He was no rookie but this was his first gunfight. It happened in the early days before we understood or accepted the scenario “Suicide by Cop.” It was a classic confrontation of knife versus handgun. At less than seven feet the KABAR fighting knife had a lethal advantage over the pip-squeak snub nose revolver. The ‘good guy’ had the advantage of training: Jeff Cooper’s Gunsite Training Center outside Paulden, Arizona. Gunsite training and instruction was the difference that saved the Officer’s life.
Gunsite was one of the first schools of its kind, set up in 1976 by Marine Corps retiree, Lt. Col. Jeff Cooper. Col. Cooper had been around firearms all of his life but was especially influenced by the early practical shooting that was being done in Southern California. Cooper observed what worked and what did not, and put the practical techniques together in a dictum that has become known as the “Modern Technique.” The curriculum is based upon three key elements as symbolized by the school’s icon: ‘D V C’ taken from three Spanish words for diligence, power, and speed. The three parts of the triad are equal: accuracy is useless if you are killed before you begin the fight; speed is useless unless you have a weapon powerful enough to end the confrontation; power is useless if you miss.
Gunsite was built on a perfect site in central Arizona where the climate allows classes from February through late October. The facility is composed of outdoor ranges from 25 yards to 1,000, obstacle courses from neophyte to the most advanced, indoor facilities housing practical scenario based training, state of the art classrooms and a world class in-house gunsmith cadre, all continue to keep Gunsite at the epicenter of firearms training.
Cooper recently passed on at age 86. His facility, his philosophy, his writings, his contributions will continue to live on.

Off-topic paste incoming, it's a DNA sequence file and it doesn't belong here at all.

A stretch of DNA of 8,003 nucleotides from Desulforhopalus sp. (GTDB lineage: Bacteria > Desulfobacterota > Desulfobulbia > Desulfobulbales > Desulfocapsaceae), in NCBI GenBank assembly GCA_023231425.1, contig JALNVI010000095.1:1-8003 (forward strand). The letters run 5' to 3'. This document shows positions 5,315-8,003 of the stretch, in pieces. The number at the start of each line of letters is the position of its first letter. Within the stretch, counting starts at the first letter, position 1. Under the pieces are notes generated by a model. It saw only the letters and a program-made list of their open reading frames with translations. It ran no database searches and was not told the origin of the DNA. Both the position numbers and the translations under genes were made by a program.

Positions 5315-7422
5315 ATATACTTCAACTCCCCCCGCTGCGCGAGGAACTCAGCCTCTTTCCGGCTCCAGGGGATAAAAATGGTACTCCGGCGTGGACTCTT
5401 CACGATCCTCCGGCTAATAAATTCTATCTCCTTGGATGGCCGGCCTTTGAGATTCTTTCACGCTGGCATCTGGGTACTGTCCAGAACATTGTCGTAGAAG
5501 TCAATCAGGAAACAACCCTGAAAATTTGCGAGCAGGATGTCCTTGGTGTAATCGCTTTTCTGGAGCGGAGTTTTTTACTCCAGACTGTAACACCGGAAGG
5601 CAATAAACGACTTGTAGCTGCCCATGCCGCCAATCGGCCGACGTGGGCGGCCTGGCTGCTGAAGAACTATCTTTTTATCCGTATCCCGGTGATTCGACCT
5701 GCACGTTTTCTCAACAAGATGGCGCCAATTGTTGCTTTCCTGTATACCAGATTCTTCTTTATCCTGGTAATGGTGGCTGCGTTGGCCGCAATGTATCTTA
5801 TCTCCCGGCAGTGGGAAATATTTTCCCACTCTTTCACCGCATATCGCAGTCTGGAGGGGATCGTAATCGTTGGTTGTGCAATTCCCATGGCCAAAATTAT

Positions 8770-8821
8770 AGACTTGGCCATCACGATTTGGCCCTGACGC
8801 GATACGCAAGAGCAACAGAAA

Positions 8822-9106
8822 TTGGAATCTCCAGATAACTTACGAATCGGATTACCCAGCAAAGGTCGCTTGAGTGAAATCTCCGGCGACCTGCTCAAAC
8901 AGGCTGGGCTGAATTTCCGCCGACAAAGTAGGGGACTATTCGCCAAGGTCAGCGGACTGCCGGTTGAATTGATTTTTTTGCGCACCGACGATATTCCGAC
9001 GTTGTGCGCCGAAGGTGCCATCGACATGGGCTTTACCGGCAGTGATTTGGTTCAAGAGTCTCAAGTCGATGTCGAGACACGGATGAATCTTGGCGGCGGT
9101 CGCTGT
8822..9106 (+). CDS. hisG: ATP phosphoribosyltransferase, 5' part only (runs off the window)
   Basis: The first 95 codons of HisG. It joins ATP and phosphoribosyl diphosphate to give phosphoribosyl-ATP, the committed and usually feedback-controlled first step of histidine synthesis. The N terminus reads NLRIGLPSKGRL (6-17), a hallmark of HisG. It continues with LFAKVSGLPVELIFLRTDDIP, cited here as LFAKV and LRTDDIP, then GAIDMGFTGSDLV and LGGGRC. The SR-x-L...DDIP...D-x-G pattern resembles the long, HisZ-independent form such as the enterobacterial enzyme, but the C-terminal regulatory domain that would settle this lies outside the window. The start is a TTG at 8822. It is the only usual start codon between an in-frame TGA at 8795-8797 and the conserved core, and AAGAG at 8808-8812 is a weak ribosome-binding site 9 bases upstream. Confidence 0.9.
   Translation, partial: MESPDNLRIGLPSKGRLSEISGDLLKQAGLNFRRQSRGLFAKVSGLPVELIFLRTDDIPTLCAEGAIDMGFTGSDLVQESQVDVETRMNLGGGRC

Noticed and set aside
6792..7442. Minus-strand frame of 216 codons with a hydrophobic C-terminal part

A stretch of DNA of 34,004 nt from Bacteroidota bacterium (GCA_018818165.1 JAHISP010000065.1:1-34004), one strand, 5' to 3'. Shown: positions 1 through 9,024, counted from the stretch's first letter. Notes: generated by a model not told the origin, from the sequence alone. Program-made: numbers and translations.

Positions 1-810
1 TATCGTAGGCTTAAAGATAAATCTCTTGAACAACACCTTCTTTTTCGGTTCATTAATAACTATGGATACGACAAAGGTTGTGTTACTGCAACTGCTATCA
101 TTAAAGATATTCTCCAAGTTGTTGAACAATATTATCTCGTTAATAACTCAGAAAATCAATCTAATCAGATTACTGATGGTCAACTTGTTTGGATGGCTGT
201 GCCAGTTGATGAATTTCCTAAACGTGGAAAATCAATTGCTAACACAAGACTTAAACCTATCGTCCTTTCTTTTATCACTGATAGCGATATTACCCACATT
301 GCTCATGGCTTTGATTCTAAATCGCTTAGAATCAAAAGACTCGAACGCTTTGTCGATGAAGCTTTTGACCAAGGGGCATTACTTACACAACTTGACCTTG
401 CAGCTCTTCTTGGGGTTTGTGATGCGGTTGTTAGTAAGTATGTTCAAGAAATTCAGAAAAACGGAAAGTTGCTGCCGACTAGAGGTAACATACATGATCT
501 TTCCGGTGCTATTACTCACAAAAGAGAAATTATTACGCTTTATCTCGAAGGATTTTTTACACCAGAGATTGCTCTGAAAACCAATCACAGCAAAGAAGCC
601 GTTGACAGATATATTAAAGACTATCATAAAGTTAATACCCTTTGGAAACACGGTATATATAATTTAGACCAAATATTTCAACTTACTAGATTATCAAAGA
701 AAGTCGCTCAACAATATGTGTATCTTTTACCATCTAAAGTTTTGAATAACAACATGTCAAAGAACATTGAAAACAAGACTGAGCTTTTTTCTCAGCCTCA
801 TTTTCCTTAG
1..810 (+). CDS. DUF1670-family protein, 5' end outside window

If I were to single out ONE legacy that he leaves, it would be his instructor development programs. He helped create hundreds of excellent instructors who have in turn, saved thousands of lives of civilians, police officers and military personnel who have attended Gunsite or the other schools founded by students and followers of Col. Cooper. One of my favorite Cooperisms is “If you want to master a skill, teach it.” If teaching firearms is not one of the most satisfying jobs in the world, it is a close second.
Thank You Colonel Cooper for all that you did and all that you left for us to use. It was an honor to walk for a moment in the shadow of a Giant.
I have been asked to create a new section in the Police Notes. I will attempt to answer or seek answers for questions that come into the police department. This week’s question: With a four day school week, “Why are the school zone lights flashing on Fridays?”
Answer: The timers are set on a weekday or weekend schedule. To turn off/on the lights for the one-day would require someone to override the timers and then reset the timers. There is concern that the timers would not be reset properly and the lights would NOT be working when the kids need them. There are school activities on Fridays and kids are often on/near the school grounds. At 25 miles per hour, it adds a meager 12 seconds to your trip.
If you have a question that you would like addressed in Police Notes, please call the department at 267-2412. Please and thank you.